Content is King – is Content Marketing the crown Prince?
In the past we have explained why good content – so called Linkbait – is the best Search Engine Optimisation (SEO) strategy. This week we've seen a burst of – er … content – fly by our timelines announcing that content Marketing is now where it's at in more than just SEO.
Like this one by Entrepeneur mag:
When it comes to marketing strategies, content marketing has just been crowned king, far surpassing search engine marketing, public relations and even print, television and radio advertising as the preferred marketing tool for today's business-to-business entrepreneur.
They explain what content marketing is:
It's the creation and publication of original content — including blog posts, case studies, white papers, videos and photos — for the purpose of generating leads, enhancing a brand's visibility, and putting the company's subject matter expertise on display.
Mashable – a blog that is in itself an example of effective content marketing – carries on in the same vein explaining new more sophisticated forms of content marketing:
Lately we’ve witnessed the intersection of content and commerce, an emerging breed of retail site that features magazine-like editorials, photo spreads and inspiring video, all designed to instruct and, ultimately, sell a product.
If content is king, why are newspapers struggling?
Good question. General news (should The Telegraph write about rugby at all if there exists specialist vertical sites like Planet Rugby?), the high costs of print and distribution, the rise of expert amateur content and the erosion of cash cows like classified advertising to sites like Craigslist, have all contributed to the malaise.
The UK Guardian has been at the forefront of attempts to arrest this decline, first by launching an API a year ago (We explained what an API is here). And now USA today are following suit. This is the platform play. Open up so others can build on your content or service.
But yesterday the smarts at King's Cross fired another shot across the bow of the Grim Reaper. Reports Nieman Lab:
But it doesn’t follow that, in 2011, Craigslist has completely cornered the market on classified advertising — or, for that matter, on community messaging overall. Today, a major paper is getting into the community messaging game: The Guardian is launching n0tice, a social news platform that draws a little from Craigslist, a little from Foursquare, a little from Ning.
Put the Hacker into the Hack
N0tice is a platform play (the content is user generated) which also neatly encompasses a ready made business model newspapers know – classified advertising. But to conceptualise and build this kind of tool you need a different kind of journalist, the hacker journo. Explains Poynter:
The process of becoming a hacker journalist is different for everyone, but the pattern is common. Eventually the tools of writers cease to be enough: Microsoft Word gives way to Excel, which gives way to MySQL. And then, almost without knowing it, you’re creating the tools yourself.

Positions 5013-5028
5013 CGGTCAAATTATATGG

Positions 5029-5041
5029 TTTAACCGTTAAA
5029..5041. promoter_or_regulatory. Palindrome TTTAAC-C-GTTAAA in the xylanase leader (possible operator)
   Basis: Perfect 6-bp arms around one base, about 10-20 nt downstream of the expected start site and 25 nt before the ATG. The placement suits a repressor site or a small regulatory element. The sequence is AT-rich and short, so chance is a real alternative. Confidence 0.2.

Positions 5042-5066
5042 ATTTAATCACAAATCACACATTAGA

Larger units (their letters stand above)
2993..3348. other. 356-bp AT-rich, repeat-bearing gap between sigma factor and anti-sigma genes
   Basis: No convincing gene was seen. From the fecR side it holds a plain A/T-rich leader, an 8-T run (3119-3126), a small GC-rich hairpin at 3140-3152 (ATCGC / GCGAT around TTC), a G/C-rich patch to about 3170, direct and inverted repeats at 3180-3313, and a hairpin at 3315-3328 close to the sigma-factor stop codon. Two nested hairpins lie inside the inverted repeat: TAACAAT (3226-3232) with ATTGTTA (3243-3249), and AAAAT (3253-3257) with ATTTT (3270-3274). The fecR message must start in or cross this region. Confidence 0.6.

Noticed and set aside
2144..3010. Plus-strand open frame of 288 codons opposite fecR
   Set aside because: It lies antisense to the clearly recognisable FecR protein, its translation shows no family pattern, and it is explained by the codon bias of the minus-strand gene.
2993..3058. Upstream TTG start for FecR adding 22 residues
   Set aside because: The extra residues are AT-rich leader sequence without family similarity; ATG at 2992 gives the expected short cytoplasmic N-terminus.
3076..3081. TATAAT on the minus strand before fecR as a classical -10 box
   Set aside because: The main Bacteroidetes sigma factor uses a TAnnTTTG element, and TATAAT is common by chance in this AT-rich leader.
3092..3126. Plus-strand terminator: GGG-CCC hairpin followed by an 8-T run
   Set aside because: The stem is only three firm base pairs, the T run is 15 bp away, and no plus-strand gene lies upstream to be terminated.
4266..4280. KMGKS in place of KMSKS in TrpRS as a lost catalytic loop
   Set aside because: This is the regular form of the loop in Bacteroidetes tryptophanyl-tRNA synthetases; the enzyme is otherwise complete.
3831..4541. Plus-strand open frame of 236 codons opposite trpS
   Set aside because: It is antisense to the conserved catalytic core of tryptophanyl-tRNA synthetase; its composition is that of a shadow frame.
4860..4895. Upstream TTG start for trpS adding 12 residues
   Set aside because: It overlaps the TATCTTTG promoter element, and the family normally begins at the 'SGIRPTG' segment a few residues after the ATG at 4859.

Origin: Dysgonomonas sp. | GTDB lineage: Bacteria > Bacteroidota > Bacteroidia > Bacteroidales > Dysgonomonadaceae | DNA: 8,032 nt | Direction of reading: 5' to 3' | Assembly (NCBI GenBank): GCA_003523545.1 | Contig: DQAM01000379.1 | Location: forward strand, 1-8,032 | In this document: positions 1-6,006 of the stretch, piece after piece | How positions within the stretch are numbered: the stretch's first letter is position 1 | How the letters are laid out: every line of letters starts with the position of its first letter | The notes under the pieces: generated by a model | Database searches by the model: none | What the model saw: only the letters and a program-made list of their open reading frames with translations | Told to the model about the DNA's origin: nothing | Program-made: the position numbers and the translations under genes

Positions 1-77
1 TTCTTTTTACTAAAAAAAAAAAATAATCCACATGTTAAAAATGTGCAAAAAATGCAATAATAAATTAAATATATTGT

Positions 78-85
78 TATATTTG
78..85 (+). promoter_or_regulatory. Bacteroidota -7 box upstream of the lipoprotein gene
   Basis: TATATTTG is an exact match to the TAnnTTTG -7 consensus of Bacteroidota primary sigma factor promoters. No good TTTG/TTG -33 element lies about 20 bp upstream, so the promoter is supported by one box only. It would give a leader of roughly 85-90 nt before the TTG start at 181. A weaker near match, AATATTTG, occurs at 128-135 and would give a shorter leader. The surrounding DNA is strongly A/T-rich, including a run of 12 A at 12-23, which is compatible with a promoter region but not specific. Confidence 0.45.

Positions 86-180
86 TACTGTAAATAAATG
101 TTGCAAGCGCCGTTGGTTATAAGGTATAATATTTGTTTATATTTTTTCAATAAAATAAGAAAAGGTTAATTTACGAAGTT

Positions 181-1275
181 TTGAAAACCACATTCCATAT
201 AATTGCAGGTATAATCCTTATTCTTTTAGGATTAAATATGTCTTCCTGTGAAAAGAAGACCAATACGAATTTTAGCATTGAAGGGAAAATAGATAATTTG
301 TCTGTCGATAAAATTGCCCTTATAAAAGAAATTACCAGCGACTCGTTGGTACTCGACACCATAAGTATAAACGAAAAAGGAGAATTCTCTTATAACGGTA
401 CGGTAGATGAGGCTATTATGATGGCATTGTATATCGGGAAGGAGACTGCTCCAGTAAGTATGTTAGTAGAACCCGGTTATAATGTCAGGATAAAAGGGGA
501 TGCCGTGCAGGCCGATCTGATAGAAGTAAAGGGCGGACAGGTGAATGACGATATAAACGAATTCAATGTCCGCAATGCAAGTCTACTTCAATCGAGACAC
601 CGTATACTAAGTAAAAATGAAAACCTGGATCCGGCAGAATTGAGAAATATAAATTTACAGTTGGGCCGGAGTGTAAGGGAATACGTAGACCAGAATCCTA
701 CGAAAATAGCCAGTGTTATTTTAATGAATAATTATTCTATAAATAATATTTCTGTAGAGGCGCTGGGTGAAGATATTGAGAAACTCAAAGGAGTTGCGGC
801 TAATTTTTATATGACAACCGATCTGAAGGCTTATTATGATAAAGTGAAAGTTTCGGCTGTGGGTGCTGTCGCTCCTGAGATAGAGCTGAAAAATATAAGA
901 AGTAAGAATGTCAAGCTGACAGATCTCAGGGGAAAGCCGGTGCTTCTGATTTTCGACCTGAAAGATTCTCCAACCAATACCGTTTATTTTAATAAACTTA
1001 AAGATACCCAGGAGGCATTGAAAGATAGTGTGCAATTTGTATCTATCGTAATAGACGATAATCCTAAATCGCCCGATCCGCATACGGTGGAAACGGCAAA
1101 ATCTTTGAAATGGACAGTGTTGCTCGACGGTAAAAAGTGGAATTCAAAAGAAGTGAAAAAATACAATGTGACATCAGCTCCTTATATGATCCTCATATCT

And just to show their hacking credits The Guardian also launched a little bot this week that runs on their API. Tweet it a search term and it will scour the Guardian for content based on that term and bring it to you.
Content comes in many forms
Apps can be content. Content that can be particularly useful even as a customer support tool. Apple's Stores have just launched a location aware one which most stores could emulate to provide in store updates. Reports TNW:
…it looks like the app knows exactly what store you’ve walked into, what workshops are coming up, lets you ask for help, tells you how many people are in line ahead of you, and gives you the opportunity to set up a Genius appointment for your Apple devices.
Crowds with thin skines
Two cautionary tales to note this week. Moleskine thought it a good idea to crowdsource a new logo. But designers baulked at the prospect at spending hours working on a project where they stood little chance of getting rewarded. And a US brand Chapstick committed a basic but grave sin: Deleting critical comments from Fans on their Facebook page. This generated loads of 'content', but of the negative kind.
No shortcuts – Content is hard
One of the most clicked-on Tweets we posted on Twitter this week is this study that shows that links one third into a Tweet, gets more clicks. (Notice where our link is.) If only doing content was that easy as following a few rules. Far more important is curating good content. Like we mentioned last week, you'd probably need to change the skills of the people in your business. Hire journalists, bloggers, programmers or other creatives that make or build compelling … you guessed it.
Creative of the Week – Matt Reed
Alcohol has inspired many a great conversation. How many great ideas have we all scribbled on beermats? But developer Matt Reed has taken the beer-bull by the horns and developed a Siri-controlled, Twitter-activated beer-pouring system. You say "pour me a beer", the robot does the job. Nuff said; watch the video.
Something to mull over
Is there a difference between content marketing and social media marketing? Or are they flipsides of the same coin?
Posted by Gerrie Smits